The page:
Tesla: Elon Musk makes a bold assertion about electric car battery range

Tesla looks set to launch a new model of its electric vehicle, but CEO Elon Musk has taken a strong position on battery range.

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Tesla is about to launch an electric vehicle with less than 400 miles of battery range — but Elon Musk has suggested that’s probably fine.

The electric vehicle firm is set to launch the Tesla Model S Plaid sedan on Thursday. Tesla is expected to hand over the keys for the first few cars to lucky buyers, similar to ones held for the Model 3 in 2017 and 2020. But on Sunday, days before the launch, Musk revealed that the Plaid+ upgrade expected in mid-2022 was now canceled.

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While the move won’t change Thursday’s event, it does put a damper on hopes that Tesla would release an electric car with an even larger amount of battery range between charges. Thursday’s Plaid car will feature an impressive array of specs, beating out the existing Model S on speed, but actually features reduced range compared to its predecessor. Plaid+ was expected to offer more range than ever.

Here’s how the specs compare:

  • The current Model S costs $78,490 and offers a battery range of 412 miles, a top speed of 155 mph, and 0 to 60 mph times of 3.1 seconds.
  • The Model S Plaid costs $118,490 and offers a battery range of 390 miles, a top speed of 200 mph, and 0 to 60 mph times of 1.99 seconds.
  • The now-canceled Model S Plaid+ would have cost $148,490 and offer a battery range of more than 520 miles, a top speed of 200 mph, and 0 to 60 mph times of under two seconds.

The Plaid+ model may have cost an impressive $30,000 extra but would have also offered at least 130 miles of extra range.

While that may have been useful for long road trips, winter conditions that cut range, or other scenarios like towing, Musk has suggested it’s not a big deal. In a comment to Electrek, Musk stated:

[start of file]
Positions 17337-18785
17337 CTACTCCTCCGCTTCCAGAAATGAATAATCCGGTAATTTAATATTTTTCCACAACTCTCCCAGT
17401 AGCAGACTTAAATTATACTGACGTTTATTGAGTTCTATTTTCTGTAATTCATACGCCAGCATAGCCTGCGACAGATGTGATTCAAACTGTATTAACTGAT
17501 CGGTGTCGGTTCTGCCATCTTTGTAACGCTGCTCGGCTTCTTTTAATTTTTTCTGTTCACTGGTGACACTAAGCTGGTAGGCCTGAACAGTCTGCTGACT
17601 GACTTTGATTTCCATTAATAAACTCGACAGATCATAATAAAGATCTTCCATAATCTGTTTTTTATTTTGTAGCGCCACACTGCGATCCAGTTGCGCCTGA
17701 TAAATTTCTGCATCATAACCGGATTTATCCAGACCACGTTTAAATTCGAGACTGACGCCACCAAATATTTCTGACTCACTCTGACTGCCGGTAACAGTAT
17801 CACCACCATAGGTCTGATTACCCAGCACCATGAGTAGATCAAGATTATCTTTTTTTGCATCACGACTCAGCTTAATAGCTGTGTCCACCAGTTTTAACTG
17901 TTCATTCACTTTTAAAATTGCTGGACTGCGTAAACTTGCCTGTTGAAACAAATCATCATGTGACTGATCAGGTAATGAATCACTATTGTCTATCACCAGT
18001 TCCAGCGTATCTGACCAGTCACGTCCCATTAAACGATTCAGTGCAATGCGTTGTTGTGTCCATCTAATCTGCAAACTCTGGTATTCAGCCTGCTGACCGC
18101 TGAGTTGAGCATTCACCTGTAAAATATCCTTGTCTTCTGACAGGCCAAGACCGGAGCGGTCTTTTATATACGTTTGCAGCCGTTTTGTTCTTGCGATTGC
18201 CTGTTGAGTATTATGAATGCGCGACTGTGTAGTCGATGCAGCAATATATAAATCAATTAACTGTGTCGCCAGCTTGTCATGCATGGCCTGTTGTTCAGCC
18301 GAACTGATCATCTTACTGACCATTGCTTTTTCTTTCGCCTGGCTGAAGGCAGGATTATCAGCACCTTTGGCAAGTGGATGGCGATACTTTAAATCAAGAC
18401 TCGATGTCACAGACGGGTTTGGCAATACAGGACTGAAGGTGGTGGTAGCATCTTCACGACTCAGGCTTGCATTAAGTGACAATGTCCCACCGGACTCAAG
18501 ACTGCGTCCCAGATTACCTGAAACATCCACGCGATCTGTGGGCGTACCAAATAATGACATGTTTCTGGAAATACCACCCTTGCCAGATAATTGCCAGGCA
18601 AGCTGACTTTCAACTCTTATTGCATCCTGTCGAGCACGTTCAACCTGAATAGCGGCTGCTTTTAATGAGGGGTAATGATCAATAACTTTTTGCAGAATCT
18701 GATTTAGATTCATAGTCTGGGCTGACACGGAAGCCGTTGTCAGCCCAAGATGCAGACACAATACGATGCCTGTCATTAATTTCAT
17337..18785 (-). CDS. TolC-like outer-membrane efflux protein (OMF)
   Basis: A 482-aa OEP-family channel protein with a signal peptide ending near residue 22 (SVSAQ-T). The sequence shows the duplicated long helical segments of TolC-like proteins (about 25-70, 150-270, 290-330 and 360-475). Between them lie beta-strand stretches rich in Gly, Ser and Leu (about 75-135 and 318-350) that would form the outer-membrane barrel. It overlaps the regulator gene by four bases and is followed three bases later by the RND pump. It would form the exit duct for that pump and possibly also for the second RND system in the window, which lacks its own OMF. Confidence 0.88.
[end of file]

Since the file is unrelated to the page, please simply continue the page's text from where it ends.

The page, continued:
“What we are seeing is that once you have a range above 400 miles, more range doesn’t really matter. There are essentially zero trips above 400 miles where the driver doesn’t need to stop for restroom, food, coffee, etc. anyway.”

On his Twitter page, Musk also wrote that there’s “no need” for the Plaid+ car as “Plaid is just so good.”

Tesla Model S in action.


It’s a strong claim, especially as a 2019 Volvo survey found 58 percent of non-electric car drivers cited running out of power as their main concern about switching.

It’s not the first time Tesla has focused on other areas of the electric car. Indeed, the company’s network of high-powered superchargers was designed to stretch the Model S’ initially limited range even further. Doug Alfaro, a former Tesla regional manager that oversaw the early supercharger rollout, explained the logic to Inverse in February 2020.

“Tesla wanted to build the best car ever in all different scenarios to fully replace the combustion vehicle,” he said. “You can use it day to day but also for important emotional parts of vehicle ownership. Road trips, visit family, business to business trips.”

If you’re stopping to take a break, you can also charge up at the same time.

The Inverse analysis — From a competition standpoint, Tesla remains in front. Its 390-mile range makes the Model S Plaid the vehicle with the current-highest range as rated by the Environmental Protection Agency.

But Tesla will face stiff competition soon. The Lucid Air sedan is set to hit roads in late 2021, with the Dream Edition with a projected range of 503 miles. The Grand Touring model will offer a projected range of 517 miles and a price of $131,500 — a direct pitch for Plaid+ customers focused on range.

Tesla is planning the Cybertruck for a late 2021 launch with over 500 miles of range, but buyers hoping for a more traditional sedan will be left disappointed.

The firm’s advanced battery technology, which promised improved range, was originally set for the Plaid+ version of the Model S. With that model gone, all eyes will be on Tesla to see whether it includes the new cells in a future iteration of the Model S.


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